View Full Version : [b]am i crazy or[/b]

06-17-2011, 09:50 PM
I know we have talked about how ukes "open up" after a time and the sound gets better.

I have a Kala Soprano and a Kala concert that I have ignored for some time, while i played my other ukes. All of a sudden the Kalas sound terrific.

Does the "opening up" also apply to laminated ukes or has my ear changed that much?

Hippie Dribble
06-17-2011, 10:24 PM
I always thought it was the solid wood ukes that 'opened up' and the laminates sound was consistent from go to whoa. I stand corrected though if I'm wrong. But either or, I would say there's a fair possibility that your ear has become more refined and able to appreciate some subtleties and nuances in the uke that maybe you might not have been atuned to before. It sure has happened with me over the five years I've been playing them. :)

06-18-2011, 12:24 AM
I think theres a lot of changes in perception about what makes a good uke. For me that has been true. One of my first ukes was the Hamano Soprano and I didn't fully appreciate the tone when I got it. Same with my Luna soprano. The luna sounds really good with martins on it. Now I also got a Martin OXK and while it doesn't have the deep tone of the Luna, maybe it will after the formica opens up a little?

Well I don't expect the tone of the OXK to change. I took classical guitar and the teacher believed in instruments opening up and recommended I put the guitar next to speakers so the vibrations would work it.

I think its the mind that opens up or the ear perception. Theres a decent article on psychoacoustics in Wikipedia.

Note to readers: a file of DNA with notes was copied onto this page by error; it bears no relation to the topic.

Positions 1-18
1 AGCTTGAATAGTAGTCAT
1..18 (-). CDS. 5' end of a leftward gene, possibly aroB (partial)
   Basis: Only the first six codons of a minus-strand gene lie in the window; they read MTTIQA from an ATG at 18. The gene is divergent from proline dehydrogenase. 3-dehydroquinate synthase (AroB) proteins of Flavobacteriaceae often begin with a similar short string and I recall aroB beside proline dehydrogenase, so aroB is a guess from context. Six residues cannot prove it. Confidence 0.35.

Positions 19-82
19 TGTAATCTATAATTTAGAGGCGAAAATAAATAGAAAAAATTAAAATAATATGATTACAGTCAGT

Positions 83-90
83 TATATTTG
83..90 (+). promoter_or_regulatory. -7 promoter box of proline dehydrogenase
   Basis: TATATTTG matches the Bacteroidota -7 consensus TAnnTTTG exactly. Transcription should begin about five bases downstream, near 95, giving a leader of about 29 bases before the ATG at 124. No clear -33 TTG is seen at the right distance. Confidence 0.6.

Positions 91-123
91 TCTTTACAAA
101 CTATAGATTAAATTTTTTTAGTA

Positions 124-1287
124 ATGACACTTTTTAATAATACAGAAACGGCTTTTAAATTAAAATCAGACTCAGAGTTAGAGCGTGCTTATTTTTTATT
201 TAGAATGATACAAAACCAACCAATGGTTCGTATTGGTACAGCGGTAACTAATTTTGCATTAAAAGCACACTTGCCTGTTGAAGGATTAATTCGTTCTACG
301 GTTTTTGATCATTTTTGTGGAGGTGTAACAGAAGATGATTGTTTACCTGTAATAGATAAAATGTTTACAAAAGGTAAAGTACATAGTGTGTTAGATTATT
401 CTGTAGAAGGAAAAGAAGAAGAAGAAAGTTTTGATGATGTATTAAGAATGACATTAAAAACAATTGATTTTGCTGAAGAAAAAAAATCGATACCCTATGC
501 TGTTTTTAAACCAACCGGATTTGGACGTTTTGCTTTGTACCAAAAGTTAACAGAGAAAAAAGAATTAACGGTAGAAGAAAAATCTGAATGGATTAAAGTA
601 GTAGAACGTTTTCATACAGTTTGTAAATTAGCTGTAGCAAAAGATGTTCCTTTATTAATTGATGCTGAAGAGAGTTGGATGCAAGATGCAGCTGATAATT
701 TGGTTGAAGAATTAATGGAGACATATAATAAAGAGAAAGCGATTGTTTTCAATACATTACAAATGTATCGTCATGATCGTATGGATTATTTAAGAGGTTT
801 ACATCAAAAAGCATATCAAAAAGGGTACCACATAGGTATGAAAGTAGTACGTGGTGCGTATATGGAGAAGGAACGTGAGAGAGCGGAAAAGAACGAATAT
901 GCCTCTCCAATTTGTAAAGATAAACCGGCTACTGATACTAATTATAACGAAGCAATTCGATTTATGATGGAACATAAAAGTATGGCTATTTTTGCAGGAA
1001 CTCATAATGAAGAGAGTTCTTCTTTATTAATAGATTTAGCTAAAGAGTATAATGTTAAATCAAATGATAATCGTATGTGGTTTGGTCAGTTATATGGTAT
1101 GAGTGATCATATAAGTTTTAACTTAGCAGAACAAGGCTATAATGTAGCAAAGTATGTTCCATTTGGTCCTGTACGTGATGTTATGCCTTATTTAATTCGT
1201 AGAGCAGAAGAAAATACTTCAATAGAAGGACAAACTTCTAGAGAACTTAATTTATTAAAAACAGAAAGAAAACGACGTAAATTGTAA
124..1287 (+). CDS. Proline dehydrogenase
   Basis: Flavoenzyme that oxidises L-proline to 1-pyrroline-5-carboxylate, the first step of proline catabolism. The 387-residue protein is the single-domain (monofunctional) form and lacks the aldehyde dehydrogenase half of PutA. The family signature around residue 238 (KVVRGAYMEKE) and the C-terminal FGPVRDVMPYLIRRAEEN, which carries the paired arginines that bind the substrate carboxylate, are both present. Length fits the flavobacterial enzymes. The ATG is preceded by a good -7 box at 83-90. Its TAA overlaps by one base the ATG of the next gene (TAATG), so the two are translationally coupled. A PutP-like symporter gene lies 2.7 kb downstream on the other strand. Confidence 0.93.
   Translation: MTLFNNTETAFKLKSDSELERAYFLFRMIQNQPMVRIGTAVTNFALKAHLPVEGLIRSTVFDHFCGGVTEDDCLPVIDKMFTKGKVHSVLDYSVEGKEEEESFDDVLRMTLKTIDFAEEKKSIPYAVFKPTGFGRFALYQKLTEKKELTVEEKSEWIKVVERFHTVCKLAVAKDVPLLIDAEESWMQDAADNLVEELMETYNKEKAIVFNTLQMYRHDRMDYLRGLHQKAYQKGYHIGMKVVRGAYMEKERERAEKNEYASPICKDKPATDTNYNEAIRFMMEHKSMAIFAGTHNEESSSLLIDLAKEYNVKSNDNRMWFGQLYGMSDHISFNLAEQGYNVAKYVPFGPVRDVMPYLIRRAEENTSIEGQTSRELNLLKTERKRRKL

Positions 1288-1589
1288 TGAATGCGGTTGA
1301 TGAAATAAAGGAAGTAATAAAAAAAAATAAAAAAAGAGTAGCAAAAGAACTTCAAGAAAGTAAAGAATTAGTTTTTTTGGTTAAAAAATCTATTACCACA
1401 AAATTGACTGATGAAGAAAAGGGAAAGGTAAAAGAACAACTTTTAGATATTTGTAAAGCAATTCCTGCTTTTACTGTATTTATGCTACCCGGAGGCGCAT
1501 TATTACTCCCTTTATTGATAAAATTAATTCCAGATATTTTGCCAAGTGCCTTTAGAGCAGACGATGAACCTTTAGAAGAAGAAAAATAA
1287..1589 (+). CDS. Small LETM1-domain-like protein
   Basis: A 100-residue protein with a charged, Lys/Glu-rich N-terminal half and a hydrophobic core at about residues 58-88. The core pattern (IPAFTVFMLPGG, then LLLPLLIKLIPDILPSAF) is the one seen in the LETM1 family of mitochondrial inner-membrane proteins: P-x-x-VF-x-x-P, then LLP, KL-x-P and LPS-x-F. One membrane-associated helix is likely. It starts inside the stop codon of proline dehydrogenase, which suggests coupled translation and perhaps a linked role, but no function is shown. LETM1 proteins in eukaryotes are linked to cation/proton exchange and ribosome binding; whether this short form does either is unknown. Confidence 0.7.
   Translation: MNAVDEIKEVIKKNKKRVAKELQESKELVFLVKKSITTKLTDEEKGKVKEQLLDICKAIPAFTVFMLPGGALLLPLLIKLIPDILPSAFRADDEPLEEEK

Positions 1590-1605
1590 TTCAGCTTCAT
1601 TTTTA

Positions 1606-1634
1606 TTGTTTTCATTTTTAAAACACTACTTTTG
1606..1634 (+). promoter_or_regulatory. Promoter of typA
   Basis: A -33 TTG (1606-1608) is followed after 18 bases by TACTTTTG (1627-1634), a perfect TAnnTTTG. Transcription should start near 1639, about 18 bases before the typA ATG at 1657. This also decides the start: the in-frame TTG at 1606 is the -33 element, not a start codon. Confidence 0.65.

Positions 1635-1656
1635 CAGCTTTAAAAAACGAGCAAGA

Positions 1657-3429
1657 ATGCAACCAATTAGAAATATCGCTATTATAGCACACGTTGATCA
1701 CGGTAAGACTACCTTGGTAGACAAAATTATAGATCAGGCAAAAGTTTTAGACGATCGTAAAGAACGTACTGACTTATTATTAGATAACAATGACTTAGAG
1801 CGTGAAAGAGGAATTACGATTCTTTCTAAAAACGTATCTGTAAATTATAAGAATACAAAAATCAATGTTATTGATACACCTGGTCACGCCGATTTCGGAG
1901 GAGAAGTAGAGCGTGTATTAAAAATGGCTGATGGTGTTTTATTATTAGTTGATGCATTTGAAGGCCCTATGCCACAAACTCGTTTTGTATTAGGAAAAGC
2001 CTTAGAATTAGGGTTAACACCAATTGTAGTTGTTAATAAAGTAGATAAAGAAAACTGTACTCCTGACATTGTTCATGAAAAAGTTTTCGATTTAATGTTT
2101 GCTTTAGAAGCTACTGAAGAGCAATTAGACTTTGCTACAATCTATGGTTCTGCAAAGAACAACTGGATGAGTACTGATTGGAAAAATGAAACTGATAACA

06-18-2011, 12:55 AM
Laminated instruments can "open up" a little, even though lots of people don't think so. Some of the finest classical guitars in the world are actually laminated instruments and the luthiers who make them will say they open up a bit. Not as much and not in the same way as solid-wood instruments. Bracing is still solid and certain joints and "structure" within the body does settle into place, so to speak. There is some expansion and contraction, too. Laminated instruments don't change nearly as much and, basically, what you hear is pretty much what you get after the initial break-in period.

The advantages of laminated instruments are better stability, less likelihood of cracking, a beautiful veneer can be applied over a less visually appealing layer of wood that is sonically wonderful, just not as pretty.

I love playing laminated guitars when I am in high elevations, like the Rocky Mountains, for example.

06-18-2011, 05:15 AM
Most of the "opening up" is probably just a reflection of your increase in skill over that time. Players tend to "open up" far more in their first year or two of play than does any instrument, solid or laminated! :)

A more skilled player can overcome the limitations of a poor uke much better than a beginner can. I.e., a beginner will sound better on a good uke than an average one by a larger margin than an experienced player on the same instruments. This is why I tend to get my dander up when somebody calls a cheap instrument "perfect for beginners."